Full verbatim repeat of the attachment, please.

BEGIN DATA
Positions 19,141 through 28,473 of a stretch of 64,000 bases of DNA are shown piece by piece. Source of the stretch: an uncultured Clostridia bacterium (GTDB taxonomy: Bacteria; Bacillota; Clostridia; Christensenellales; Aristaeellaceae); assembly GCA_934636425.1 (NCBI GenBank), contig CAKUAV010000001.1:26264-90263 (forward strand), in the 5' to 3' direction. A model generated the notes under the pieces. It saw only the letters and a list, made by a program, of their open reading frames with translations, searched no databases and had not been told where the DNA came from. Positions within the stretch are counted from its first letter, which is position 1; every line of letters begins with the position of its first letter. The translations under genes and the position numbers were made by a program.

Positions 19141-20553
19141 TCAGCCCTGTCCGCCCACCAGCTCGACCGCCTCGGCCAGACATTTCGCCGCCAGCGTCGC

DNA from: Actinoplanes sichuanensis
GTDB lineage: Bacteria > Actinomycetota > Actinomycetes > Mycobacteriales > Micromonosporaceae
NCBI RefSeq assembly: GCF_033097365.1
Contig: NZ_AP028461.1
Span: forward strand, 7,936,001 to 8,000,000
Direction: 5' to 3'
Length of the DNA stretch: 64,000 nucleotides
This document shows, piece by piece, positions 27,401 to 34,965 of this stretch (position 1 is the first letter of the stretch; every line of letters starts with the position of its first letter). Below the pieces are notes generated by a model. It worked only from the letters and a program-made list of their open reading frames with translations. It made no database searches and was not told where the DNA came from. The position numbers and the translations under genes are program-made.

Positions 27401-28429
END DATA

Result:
Positions 19,141 through 28,473 of a stretch of 64,000 bases of DNA are shown piece by piece. Source of the stretch: an uncultured Clostridia bacterium (GTDB taxonomy: Bacteria; Bacillota; Clostridia; Christensenellales; Aristaeellaceae); assembly GCA_934636425.1 (NCBI GenBank), contig CAKUAV010000001.1:26264-90263 (forward strand), in the 5' to 3' direction. A model generated the notes under the pieces. It saw only the letters and a list, made by a program, of their open reading frames with translations, searched no databases and had not been told where the DNA came from. Positions within the stretch are counted from its first letter, which is position 1; every line of letters begins with the position of its first letter. The translations under genes and the position numbers were made by a program.

Positions 19141-20553
19141 TCAGCCCTGTCCGCCCACCAGCTCGACCGCCTCGGCCAGACATTTCGCCGCCAGCGTCGC

DNA from: Actinoplanes sichuanensis
GTDB lineage: Bacteria > Actinomycetota > Actinomycetes > Mycobacteriales > Micromonosporaceae
NCBI RefSeq assembly: GCF_033097365.1
Contig: NZ_AP028461.1
Span: forward strand, 7,936,001 to 8,000,000
Direction: 5' to 3'
Length of the DNA stretch: 64,000 nucleotides
This document shows, piece by piece, positions 27,401 to 34,965 of this stretch (position 1 is the first letter of the stretch; every line of letters starts with the position of its first letter). Below the pieces are notes generated by a model. It worked only from the letters and a program-made list of their open reading frames with translations. It made no database searches and was not told where the DNA came from. The position numbers and the translations under genes are program-made.

Positions 27401-28429